Maybe you can relate to Marcy’s story.
She was at her wits end. It had been a pretty cruddy day.
She slept late that morning. Work had been…well, work. Certainly not a vacation. She missed her spin class that afternoon. And to top it off, Peter cancelled their dinner plans at the last minute. Why? To go to a game with some friends.
You’ve been there, right? He does something that makes you want to scream. But, like Marcy, you don’t scream. Instead, you call a trusted friend, meet for coffee, and indulge in an epic venting session.
Venting often feels good in the moment. But sadly, venting can make things worse in your actual relationship. In fact, research shows that it’s far more likely to intensify negative emotions in the long run. That was certainly Marcy’s experience.
As they were finishing up their conversation, Shannon gave her a hug.
“Feeling better?” she asked.
“Yes, it feels good to talk. I just wish he wasn’t such a jerk.” Even though she’d griped about Peter, she still felt upset.
But it’s not good to keep anger all bottled up inside, right? Aren’t you supposed to let it out?
That idea came from an antiquated theory of how emotions work. It started back in Sigmund Freud’s day when it was commonly believed that emotions work like hydraulics. As if an emotion was a substance that would squirt out your ears if it did not come out some other way.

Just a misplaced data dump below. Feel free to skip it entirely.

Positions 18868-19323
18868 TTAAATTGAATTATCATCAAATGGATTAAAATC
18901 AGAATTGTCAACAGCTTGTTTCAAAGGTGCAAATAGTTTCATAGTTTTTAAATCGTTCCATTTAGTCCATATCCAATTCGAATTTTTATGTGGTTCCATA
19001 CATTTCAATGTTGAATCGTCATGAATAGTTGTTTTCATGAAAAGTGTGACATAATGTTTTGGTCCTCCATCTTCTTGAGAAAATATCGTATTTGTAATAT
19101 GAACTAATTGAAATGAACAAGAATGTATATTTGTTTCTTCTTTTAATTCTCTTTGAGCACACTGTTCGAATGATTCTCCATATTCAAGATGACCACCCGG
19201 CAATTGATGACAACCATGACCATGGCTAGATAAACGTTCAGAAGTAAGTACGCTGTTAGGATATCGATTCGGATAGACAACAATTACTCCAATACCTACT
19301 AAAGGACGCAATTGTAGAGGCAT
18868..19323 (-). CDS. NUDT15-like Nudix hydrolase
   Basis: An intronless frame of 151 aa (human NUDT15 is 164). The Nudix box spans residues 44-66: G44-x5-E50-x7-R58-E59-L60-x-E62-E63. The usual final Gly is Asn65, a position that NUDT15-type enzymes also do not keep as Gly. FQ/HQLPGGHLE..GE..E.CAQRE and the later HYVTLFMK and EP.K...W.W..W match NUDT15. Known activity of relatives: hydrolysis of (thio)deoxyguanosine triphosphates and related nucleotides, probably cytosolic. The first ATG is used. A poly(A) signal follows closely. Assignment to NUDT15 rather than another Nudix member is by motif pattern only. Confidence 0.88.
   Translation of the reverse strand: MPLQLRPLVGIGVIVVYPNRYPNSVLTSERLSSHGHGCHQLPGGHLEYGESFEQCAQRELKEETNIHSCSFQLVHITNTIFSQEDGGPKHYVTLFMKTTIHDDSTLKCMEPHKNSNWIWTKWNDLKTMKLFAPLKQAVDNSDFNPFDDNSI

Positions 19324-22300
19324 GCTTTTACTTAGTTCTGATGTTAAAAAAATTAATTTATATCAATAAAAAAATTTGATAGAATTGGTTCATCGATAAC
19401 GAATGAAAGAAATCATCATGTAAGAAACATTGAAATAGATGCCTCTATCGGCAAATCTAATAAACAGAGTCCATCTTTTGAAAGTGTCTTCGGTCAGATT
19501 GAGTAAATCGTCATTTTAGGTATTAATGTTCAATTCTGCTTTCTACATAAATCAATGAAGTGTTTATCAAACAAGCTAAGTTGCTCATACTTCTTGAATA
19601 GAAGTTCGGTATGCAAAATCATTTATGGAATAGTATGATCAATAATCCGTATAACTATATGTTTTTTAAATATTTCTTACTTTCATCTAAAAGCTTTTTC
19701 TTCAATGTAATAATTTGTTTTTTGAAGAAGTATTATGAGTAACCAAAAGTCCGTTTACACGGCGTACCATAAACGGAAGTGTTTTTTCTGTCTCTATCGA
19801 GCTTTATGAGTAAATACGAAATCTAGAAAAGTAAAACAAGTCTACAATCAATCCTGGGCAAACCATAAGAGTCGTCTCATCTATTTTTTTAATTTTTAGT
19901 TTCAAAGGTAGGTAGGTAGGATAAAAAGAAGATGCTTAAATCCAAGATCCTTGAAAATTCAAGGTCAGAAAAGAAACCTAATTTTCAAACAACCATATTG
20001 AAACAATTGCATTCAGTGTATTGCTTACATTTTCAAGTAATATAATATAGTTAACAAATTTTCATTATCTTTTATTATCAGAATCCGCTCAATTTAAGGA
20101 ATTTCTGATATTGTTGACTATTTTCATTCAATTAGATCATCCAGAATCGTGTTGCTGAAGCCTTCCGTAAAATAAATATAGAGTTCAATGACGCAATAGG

But modern science has disproven that way of looking at anger and frustration. Emotions arise live, in the moment. They depend on our beliefs and perceptions.
That’s why you can be furious one moment, and suddenly happy the next when one tiny bit of information changes everything. Like you miss a flight and feel miserable about the wasted money. But then you learn the aircraft went missing somewhere over the Indian Ocean. Now you feel grateful. And it wasn’t because you “let your anger out,” about missing the flight.
Therapists no longer advise people to punch a pillow when they’re angry. Because the research shows you’re better off relaxing your muscles and thinking calming thoughts. Or writing down your options for how to respond to an upsetting situation.
You see, anger is not something you can purge. Expressing anger isn’t enough. If all you do is talk about why you’re mad, you’re just dwelling on your anger.
And, according to psychological research studies, dwelling on anger will only make you angrier. Which, ironically, SETS YOU UP for a fight with your guy instead of defusing it.
Kind of the opposite of what you want.
Fortunately, there’s a better way to deal with anger.